Alum Film, Charlie Victor Romeo at Sundance
From ITP Alumnus Robert Berger (ITP’00)
I am thrilled to announce that Charlie Victor Romeo, will be featured in the New Frontier program during the 2013 Sundance Film Festival, January 17 – 28 in Park City, UT.
Charlie Victor Romeo / U.S.A. (Directors: Robert Berger, Karlyn Michelson, Screenwriters: Robert Berger, Patrick Daniels, Irving Gregory) — An award-winning theatrical documentary derived entirely from ‘Black Box’ transcripts of six real-life major airline emergencies brought to the screen with cutting-edge stereoscopic 3D technology. Cast: Patrick Daniels, Irving Gregory, Noel Dinneen, Sam Zuckerman, Debbie Troche, Nora Woolley.We are thrilled to announce that today, Charlie Victor Romeo will be featured in the New Frontier program during the 2013 Sundance Film Festival, January 17 – 28 in Park City, UT.
The New Frontier program @ Sundance is all about showcasing films, media installations, multimedia performances, transmedia experiences and panel discussions that explore the convergence of film, art, new media technology and storytelling… and it’s the right place for my work… psyched to be right there up in it. (http://www.sundance.org/press-center/release/2013-sundance-film-festival-announces-films-in-spotlight-park-city-at-midni/)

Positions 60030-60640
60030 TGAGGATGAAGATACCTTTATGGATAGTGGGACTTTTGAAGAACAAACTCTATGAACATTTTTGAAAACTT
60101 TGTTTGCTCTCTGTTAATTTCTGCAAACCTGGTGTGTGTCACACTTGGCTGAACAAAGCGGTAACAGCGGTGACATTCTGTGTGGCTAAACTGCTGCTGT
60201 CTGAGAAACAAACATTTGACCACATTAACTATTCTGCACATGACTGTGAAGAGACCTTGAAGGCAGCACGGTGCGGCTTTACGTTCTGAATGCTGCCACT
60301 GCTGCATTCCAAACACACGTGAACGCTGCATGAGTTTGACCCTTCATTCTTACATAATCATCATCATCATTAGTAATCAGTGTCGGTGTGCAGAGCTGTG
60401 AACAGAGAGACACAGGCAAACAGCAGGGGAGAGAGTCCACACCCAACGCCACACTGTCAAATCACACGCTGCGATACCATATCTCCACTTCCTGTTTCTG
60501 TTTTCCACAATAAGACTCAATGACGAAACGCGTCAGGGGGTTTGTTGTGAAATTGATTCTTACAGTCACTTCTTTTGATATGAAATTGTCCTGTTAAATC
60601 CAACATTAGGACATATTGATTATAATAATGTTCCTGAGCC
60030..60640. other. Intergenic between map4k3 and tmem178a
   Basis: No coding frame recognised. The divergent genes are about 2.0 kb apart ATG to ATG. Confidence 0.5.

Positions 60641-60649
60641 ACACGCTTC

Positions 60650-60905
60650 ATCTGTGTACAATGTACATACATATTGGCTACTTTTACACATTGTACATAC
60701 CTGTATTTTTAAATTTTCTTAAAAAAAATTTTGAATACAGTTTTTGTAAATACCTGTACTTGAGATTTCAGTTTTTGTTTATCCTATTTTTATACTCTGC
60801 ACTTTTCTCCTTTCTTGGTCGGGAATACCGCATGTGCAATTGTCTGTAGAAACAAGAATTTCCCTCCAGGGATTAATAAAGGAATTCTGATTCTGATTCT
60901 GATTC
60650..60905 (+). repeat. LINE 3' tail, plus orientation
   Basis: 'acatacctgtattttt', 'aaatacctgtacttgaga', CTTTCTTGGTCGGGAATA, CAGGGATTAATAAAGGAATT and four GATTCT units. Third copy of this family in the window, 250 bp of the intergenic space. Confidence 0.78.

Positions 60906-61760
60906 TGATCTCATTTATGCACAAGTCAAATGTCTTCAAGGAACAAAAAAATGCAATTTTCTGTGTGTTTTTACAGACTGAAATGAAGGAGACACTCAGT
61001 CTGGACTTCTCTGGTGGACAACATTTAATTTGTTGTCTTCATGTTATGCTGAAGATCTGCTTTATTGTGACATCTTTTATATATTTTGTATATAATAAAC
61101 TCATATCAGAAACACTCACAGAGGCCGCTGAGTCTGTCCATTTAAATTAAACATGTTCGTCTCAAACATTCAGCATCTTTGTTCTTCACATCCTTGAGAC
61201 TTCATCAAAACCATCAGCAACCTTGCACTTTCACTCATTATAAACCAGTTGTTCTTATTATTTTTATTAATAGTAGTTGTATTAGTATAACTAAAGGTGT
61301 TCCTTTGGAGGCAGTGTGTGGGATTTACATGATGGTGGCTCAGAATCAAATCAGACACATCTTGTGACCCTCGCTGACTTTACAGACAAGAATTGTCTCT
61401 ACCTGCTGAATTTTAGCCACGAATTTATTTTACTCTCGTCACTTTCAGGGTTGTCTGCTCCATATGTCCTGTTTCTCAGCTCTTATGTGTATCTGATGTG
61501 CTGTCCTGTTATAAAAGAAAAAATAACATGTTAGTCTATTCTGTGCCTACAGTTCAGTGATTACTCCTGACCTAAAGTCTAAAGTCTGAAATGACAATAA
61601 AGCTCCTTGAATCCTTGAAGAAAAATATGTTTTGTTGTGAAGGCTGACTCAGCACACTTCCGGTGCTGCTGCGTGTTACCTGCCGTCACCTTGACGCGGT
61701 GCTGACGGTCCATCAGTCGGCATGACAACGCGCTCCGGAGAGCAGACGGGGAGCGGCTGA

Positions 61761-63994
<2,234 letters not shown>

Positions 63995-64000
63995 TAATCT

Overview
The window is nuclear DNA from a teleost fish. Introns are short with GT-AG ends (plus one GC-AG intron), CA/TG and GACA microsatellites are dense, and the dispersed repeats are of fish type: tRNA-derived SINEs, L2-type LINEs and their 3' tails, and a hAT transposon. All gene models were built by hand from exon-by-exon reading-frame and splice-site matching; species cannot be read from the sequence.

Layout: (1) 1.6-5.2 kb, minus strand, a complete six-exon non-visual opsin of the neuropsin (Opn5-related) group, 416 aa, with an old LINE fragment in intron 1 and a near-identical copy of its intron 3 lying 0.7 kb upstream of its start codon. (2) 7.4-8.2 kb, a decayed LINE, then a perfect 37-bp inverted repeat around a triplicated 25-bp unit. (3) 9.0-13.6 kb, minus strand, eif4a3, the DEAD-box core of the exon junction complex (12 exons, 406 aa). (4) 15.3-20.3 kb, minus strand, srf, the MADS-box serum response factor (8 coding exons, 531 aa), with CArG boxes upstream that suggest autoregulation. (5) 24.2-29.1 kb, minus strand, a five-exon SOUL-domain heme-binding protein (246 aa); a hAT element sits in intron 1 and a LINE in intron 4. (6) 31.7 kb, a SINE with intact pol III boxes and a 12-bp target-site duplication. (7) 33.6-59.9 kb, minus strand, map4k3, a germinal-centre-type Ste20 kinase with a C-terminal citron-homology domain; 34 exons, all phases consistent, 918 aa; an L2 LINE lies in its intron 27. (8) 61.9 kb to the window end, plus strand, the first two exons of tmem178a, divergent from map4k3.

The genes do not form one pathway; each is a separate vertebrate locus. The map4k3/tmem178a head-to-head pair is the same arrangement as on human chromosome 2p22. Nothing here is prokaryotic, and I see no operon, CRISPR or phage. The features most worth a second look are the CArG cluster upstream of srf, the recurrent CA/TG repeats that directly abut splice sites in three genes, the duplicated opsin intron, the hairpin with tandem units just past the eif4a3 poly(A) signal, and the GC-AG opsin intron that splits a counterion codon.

Here’s a bit from Indiewire about CVR @ Sundance: (http://www.indiewire.com/article/sundance-curiosities-5-more-observations-on-the-2013-lineup-from-found-footage-horror-to-transmedia)
“You might never want to fly in a plane again” after viewing this movie, according to Sundance director of programming Trevor Groth, who recommended this movie when I asked him if there was anything in this year’s festival unlike anything we’ve seen before. Certainly the description implies as much: Shot in 3-D, the production solely consists of actors reading transcripts of black box conversations from plane crashes. It’s the sort of thing that may keep squeamish types away while exciting others seeking a wholly unique and potentially overwhelming cinematic experience, not unlike the mixed buzz for “The Act of Killing” on the fall festival circuit. At Sundance, a movie that generates curiosity early on might be DOA after its first screening, when we’ll know for certain whether “Charlie Victor Romeo” has more to offer beyond the unsettling nature of its concept. The decision to shoot the movie in 3-D, however, suggests that there’s a greater dimension of viewer involvement in this project that could elevate it to “Must See” status, if not for repeat viewings.